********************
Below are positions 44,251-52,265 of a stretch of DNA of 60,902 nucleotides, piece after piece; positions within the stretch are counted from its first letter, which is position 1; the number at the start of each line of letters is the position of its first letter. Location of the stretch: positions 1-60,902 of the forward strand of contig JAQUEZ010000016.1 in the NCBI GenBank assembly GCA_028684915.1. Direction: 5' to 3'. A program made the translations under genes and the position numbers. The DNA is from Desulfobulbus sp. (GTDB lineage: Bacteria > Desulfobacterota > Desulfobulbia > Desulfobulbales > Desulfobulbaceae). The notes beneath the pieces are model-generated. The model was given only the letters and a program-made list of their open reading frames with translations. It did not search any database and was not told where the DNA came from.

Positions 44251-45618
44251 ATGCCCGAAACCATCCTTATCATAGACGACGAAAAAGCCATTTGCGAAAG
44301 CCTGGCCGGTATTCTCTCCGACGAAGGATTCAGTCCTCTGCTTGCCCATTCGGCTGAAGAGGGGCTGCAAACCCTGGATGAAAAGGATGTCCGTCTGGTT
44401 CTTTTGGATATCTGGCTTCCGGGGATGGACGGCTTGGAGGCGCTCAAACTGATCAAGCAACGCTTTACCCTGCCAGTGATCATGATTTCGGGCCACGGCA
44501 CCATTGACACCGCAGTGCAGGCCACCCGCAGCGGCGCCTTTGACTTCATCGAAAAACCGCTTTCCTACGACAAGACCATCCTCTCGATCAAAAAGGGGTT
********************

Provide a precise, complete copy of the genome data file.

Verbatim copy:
Below are positions 44,251-52,265 of a stretch of DNA of 60,902 nucleotides, piece after piece; positions within the stretch are counted from its first letter, which is position 1; the number at the start of each line of letters is the position of its first letter. Location of the stretch: positions 1-60,902 of the forward strand of contig JAQUEZ010000016.1 in the NCBI GenBank assembly GCA_028684915.1. Direction: 5' to 3'. A program made the translations under genes and the position numbers. The DNA is from Desulfobulbus sp. (GTDB lineage: Bacteria > Desulfobacterota > Desulfobulbia > Desulfobulbales > Desulfobulbaceae). The notes beneath the pieces are model-generated. The model was given only the letters and a program-made list of their open reading frames with translations. It did not search any database and was not told where the DNA came from.

Positions 44251-45618
44251 ATGCCCGAAACCATCCTTATCATAGACGACGAAAAAGCCATTTGCGAAAG
44301 CCTGGCCGGTATTCTCTCCGACGAAGGATTCAGTCCTCTGCTTGCCCATTCGGCTGAAGAGGGGCTGCAAACCCTGGATGAAAAGGATGTCCGTCTGGTT
44401 CTTTTGGATATCTGGCTTCCGGGGATGGACGGCTTGGAGGCGCTCAAACTGATCAAGCAACGCTTTACCCTGCCAGTGATCATGATTTCGGGCCACGGCA
44501 CCATTGACACCGCAGTGCAGGCCACCCGCAGCGGCGCCTTTGACTTCATCGAAAAACCGCTTTCCTACGACAAGACCATCCTCTCGATCAAAAAGGGGTT